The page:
Critique Style Requested: In-depth
The photographer has shared comprehensive information about their intent and creative vision for this image. Please examine the details and offer feedback on how they can most effectively realize their vision.
I like the drama of all those sharp edges and the contrast in this image. I don’t really know what else can be done with this image.
I guess I don’t really want this image to be about rocks. I’ve given this a bit more thought and I think it looks gothic. I suppose all caves look gothic. That’s the look I’m after.
I’m interested in your aesthetic, conceptual, and emotional response to this. I suppose there is always ways to improve this technically. I initially processed this in a dark room and it looked too dark when viewed in a medium ambient light. Does this look like it needs further exposure? I feel that the dark parts should remain fairly dark.
GFX 50R, 45-100mm, f/11, focus stacked
This was a fascinating sea cave I found in the Cook Inlet near the town of Hope. That flat section is really arresting. I made several exposure from different angles and none seemed right. Then as I was leaving I saw the angle that seemed right and I made this shot. The other were directly facing the flat area, which just didn’t work.
The exposure looks terrific to me, Igor. The dark areas have plenty of light yet retain the mood you want and I do think this evokes a gothic look. The sharp angles help a lot with that feeling. The angled rocks in the upper left corner are what really make this for me. There is tremendous tension in the upper portion of the image. The flat surface feels like an appendage that is being tightly gripped by all of the sharp tentacles above it. It feels alive in an alien kind of way. This doesn’t feel like a picture about rocks if you spend some time looking at it and letting your imagination go a little wonky. I’d like to see what’s down below but it probably gets messy down there which is why you didn’t include it but if not, I’d like to see what’s there. I think contrast is just about right and the colors are soft and muted allowing the textures to grab the attention of the viewer. I can’t help you with a way to improve on this except to possibly darken the LLC just slightly. Well done. Looking forward to more from Alaska. You always come back with terrific images.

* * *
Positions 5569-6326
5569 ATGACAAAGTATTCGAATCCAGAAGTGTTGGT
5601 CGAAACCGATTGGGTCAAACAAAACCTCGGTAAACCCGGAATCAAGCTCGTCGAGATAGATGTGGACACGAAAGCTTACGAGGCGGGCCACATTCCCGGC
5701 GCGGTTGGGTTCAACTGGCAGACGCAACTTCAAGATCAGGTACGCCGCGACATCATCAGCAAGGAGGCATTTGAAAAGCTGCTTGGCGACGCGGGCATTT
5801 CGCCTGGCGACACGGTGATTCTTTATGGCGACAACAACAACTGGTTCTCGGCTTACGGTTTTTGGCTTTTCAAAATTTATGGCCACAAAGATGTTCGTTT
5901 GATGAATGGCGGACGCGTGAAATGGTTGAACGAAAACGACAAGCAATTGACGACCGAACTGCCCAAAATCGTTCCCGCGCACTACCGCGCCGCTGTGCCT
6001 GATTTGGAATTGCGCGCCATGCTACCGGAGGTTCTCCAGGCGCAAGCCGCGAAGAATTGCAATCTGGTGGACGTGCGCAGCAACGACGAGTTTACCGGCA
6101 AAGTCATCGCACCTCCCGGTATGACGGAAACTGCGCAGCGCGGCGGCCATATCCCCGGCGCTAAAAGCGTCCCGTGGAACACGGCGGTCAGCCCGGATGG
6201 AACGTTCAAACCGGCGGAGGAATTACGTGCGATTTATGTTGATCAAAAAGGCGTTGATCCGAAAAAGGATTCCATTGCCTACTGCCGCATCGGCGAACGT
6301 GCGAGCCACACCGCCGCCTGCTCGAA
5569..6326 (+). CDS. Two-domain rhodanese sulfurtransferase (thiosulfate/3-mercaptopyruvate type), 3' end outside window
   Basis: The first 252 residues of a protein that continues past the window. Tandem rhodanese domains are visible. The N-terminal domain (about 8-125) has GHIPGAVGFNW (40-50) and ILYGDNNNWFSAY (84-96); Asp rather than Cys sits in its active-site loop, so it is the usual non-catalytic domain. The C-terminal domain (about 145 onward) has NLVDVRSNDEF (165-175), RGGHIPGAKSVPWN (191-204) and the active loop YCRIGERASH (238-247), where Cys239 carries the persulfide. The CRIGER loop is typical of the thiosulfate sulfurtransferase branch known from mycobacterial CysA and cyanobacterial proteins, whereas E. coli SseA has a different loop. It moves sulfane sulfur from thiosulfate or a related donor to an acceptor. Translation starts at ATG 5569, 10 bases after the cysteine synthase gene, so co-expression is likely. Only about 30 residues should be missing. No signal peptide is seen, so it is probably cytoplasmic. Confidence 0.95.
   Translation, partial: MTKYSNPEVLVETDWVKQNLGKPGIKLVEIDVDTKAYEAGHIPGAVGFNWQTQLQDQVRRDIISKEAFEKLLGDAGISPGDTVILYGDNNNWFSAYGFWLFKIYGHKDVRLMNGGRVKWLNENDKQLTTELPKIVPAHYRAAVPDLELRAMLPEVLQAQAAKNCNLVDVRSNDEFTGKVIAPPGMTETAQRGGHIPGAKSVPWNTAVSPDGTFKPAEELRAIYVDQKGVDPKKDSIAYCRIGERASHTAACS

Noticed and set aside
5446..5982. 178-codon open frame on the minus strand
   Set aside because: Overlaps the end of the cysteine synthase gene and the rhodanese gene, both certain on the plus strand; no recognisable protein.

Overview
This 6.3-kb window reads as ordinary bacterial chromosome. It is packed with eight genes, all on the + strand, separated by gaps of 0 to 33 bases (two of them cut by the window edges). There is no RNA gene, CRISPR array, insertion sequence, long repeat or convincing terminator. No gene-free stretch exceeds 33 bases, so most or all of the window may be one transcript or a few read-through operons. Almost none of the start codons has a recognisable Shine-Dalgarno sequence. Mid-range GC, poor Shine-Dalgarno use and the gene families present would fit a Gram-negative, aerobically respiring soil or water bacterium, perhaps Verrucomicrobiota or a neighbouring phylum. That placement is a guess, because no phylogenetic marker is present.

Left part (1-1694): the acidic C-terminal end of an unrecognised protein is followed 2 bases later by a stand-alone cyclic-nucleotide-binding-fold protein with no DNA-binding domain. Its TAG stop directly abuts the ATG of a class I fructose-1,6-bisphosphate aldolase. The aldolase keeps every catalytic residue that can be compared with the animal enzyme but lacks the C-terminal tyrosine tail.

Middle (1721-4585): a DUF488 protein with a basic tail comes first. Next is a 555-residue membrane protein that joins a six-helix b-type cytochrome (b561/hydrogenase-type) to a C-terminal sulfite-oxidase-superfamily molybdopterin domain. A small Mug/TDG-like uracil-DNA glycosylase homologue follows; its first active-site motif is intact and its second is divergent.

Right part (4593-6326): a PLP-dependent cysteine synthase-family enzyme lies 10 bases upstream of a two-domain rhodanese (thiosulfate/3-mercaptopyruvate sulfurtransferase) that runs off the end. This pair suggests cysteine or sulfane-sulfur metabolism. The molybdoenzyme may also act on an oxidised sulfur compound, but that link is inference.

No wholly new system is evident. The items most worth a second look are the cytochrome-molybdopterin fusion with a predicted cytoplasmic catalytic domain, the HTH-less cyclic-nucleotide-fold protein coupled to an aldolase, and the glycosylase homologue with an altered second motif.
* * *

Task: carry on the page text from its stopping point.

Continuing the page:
Wow, this is beautiful and ominous. The exposure is fine for me. It would ruin the ominous mood to be any brighter. I wouldn’t change anything.
I’ll echo Bonnie: I wouldn’t change anything. This is very good.
I looked at the photo for a while before I read your explanation. I didn’t know what I was looking at. Initially I thought it was wood. My puzzlement didn’t detract from the appeal of the photo. It probably made me look more carefully.